I'll be honest, I've been sitting on this article for more than a month now, deliberating how exactly I'm supposed to map out the essentials of trap music. Even saying the word now kinda irritates me because it's been thrown around so much, especially with its popular electronic/rave crossover. But my editor will kill me if I don't write this.
- Denzel Aquarius Killa Curry Won't Tell Who's Singing on His Upcoming Mixtape Nostalgic 64
There are both critics of trap and critics of people who are into trap. Both pose the same statement: "Trap isn't new -- it's been around forever." Well, yeah, we know that, and I think that ravers and such know that as well. It's a familiar Southern rap sound, very well identified here in South Florida, re-appropriated within the electronic/bass context.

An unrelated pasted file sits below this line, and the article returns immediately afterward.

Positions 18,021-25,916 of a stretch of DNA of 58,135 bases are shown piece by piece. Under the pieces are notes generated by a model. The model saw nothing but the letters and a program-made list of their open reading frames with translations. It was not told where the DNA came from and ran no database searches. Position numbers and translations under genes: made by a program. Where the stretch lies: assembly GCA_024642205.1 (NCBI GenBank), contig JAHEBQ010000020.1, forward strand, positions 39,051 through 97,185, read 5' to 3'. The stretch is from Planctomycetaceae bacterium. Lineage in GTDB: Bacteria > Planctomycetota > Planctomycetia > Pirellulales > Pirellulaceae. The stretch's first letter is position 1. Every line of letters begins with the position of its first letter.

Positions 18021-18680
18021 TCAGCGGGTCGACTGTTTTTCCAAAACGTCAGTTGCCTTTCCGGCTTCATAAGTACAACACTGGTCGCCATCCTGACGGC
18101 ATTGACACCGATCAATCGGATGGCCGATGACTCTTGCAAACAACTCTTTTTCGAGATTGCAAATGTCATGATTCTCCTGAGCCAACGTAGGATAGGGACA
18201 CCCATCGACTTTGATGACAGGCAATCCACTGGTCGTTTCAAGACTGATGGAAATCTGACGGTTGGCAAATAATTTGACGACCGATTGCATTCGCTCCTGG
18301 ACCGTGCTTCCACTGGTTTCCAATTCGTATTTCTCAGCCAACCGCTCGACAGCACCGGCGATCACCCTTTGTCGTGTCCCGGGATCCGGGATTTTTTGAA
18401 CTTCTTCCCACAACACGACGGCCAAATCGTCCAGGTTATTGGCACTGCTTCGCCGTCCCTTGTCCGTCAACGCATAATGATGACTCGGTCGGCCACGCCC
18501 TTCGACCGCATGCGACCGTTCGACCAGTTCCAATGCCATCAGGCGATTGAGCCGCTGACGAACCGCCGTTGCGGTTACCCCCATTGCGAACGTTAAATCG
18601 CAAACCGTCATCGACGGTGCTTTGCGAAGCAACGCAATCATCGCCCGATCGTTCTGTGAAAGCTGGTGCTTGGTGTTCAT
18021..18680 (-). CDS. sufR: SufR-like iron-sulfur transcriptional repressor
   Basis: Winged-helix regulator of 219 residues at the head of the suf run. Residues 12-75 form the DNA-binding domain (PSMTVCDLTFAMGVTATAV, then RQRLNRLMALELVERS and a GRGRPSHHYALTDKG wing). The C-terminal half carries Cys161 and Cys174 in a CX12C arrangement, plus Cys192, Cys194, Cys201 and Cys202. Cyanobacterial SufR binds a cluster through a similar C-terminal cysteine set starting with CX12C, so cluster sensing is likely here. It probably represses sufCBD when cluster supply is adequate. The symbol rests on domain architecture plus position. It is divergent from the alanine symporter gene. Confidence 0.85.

Trap music, for all intents and purposes, has left a giant footprint on our local culture especially. And back when I was into emo and hardcore, I absolutely hated the genre, mostly because of its association with douchebags middle schoolers. Now that it's been re-purposed for club consumption (less King of Diamonds and more Fabric), there's an appreciation growing for it, isn't there?